With developed economies like the US and EU still recovering from the biggest recession since the great depression, emerging markets have become attractive investment destinations. The rise of China as an economic powerhouse has been nothing short of spectacular. It is tempting to invest in a country like China, after all, with a GDP per capita growth rate consistently above 9% per year since 2000, it should be a fertile source for investment growth.
What makes sense intuitively does not always play out as expected. When GDP growth is high and things are going well, investors seem to think this will translate into strong future returns for companies in a particular country. In fact, this is often not the case. Strong economic growth often leads to increased competition and a surplus of capital being invested in a specific economy, all of which may result in lower corporate profits. South Africa is a good example of the inverse: our stock market has had a fantastic decade or so, while economic growth has been muted.
3. News headlines of the day
It is worthwhile remembering that the headlines are about what is newsworthy, and bad news sells. A good example is the terrible devastation and loss of human life caused by the Japanese earthquake and tsunami on 11 March 2011. Allan Gray clients invested in our Balanced and Stable Funds were exposed to some Japanese shares through these funds’ offshore holdings and, at the time, a newspaper headline shouted ‘Allan Gray takes a whack on Japan’. Indeed, the Japanese stock market did drop significantly in the aftermath of the disaster.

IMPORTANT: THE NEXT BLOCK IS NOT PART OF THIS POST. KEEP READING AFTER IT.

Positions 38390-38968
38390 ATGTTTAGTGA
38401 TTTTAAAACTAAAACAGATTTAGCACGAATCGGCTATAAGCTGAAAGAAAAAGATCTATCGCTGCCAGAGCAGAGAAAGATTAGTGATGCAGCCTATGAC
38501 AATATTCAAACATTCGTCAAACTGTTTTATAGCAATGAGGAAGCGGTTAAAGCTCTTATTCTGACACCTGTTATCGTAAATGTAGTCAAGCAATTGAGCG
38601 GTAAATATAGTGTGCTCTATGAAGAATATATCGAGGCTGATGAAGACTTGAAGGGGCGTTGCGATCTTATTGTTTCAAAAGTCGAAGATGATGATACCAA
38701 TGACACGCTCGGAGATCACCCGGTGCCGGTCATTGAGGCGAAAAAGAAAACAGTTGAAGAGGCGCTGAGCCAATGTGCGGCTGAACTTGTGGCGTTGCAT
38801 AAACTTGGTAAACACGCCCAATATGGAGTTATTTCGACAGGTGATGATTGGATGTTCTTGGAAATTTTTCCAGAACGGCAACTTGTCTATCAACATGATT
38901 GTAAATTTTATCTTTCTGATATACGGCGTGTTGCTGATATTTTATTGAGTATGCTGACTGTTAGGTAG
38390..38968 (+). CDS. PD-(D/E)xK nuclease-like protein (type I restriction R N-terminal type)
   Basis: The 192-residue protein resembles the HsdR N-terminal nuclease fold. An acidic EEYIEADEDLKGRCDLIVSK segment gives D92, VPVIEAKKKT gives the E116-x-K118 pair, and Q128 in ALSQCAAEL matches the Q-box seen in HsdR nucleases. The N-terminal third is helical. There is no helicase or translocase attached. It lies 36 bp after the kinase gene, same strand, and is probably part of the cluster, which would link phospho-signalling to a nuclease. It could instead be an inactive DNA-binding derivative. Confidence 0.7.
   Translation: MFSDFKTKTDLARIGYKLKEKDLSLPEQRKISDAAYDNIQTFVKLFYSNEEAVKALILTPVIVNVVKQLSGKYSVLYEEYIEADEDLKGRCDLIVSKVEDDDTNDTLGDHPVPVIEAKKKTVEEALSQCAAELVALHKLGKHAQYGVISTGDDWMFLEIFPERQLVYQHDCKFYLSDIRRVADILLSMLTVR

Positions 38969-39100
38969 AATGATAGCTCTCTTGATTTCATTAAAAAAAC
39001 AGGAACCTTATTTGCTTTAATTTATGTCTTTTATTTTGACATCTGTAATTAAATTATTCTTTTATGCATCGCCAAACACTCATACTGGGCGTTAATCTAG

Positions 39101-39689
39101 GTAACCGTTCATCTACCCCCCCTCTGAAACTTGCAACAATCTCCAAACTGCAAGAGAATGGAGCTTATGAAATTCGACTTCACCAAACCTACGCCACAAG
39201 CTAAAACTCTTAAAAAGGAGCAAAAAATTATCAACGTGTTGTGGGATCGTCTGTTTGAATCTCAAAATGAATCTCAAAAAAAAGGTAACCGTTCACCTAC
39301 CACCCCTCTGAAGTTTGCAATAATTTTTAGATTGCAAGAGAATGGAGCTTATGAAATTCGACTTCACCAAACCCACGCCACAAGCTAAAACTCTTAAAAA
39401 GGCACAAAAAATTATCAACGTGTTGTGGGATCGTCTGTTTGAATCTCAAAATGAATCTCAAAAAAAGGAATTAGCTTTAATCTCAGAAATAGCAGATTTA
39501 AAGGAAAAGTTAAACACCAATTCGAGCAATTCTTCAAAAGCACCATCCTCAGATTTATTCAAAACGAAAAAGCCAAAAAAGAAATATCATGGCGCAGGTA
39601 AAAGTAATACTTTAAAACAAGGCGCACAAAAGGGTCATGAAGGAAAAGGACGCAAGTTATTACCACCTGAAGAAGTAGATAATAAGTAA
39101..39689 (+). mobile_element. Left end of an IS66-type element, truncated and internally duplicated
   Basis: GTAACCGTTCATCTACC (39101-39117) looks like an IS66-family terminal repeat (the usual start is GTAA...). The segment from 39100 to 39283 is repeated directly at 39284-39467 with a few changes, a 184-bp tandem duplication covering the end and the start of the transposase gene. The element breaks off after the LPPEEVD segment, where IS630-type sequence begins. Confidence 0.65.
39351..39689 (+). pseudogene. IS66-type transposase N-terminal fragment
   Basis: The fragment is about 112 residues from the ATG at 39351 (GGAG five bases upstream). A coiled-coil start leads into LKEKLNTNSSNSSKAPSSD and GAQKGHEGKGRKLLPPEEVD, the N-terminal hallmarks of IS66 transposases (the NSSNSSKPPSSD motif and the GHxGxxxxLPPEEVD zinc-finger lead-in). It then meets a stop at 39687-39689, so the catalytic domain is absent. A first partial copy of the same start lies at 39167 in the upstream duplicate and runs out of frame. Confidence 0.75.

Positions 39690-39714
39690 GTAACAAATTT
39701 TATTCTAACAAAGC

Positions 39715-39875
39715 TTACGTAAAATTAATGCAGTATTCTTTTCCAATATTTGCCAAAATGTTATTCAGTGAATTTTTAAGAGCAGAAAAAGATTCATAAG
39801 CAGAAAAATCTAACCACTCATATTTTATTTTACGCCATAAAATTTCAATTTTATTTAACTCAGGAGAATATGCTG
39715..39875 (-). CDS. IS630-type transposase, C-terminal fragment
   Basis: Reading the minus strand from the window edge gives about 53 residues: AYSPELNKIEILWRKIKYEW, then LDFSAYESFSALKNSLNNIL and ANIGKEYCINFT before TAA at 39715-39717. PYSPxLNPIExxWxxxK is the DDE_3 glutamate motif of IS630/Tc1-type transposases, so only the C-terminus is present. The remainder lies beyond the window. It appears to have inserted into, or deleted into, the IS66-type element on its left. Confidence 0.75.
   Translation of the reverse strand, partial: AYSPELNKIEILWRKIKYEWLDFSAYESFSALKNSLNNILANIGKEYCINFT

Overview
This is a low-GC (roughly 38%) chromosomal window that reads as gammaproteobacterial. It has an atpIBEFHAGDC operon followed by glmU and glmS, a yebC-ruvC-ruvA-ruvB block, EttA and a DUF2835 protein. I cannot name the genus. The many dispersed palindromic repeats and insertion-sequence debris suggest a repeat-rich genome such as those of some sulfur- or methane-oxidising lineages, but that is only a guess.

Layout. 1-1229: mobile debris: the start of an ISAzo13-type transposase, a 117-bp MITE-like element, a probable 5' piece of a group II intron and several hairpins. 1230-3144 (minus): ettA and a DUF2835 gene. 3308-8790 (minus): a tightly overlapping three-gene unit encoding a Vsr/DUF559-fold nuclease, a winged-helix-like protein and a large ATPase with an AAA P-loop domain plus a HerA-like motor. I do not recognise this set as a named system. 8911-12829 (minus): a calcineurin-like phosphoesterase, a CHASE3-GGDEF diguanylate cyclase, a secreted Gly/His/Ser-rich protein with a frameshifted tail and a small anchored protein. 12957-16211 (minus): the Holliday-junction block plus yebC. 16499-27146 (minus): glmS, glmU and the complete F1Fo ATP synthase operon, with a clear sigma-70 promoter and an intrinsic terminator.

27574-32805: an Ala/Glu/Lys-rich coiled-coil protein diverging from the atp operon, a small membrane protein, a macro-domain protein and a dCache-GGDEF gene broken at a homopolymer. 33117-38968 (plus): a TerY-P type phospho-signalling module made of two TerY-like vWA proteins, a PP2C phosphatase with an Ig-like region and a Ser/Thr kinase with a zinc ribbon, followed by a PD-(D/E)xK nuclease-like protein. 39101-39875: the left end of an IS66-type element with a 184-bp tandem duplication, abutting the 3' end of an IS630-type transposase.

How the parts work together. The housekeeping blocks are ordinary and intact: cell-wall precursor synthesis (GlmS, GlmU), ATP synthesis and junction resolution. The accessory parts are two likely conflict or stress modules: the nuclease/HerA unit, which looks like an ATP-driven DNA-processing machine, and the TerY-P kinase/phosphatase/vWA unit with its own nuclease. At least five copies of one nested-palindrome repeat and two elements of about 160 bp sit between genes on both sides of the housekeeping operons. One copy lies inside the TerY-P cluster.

In these types of scenarios, knee-jerk reactions are common, with investors selling in haste to avoid further losses. It is human nature to worry about the impact of a specific event on future investment returns. The fact of the matter is that these reactions are usually ill-considered and too late to be of any short-term benefit. The Japanese stock market recovered quite quickly from its sharp decline, and the temporary ‘blip’ had no long-lasting effect on the performance of our funds.
4. Compelling stories
Investors often make investment decisions based solely on a story, with little consideration for the actual valuation. In Quarterly Commentary 4, 2011, Andrew Lapping wrote that ‘it is the price you pay that counts, not the headlines’. It is important to look beyond the story to assess if there truly is opportunity.
There are many shares in our local market that have very good stories to tell. Shoprite is one of them, with strong South African results, a successful African expansion and potential for growth. While Shoprite is an excellent company, we believe the premium being paid for its growth is simply too high. As Duncan Artus detailed in Quarterly Commentary 4, 2012, the amazing rise in its share price has been driven by investors willing to pay even more for the forecast earnings of Shoprite.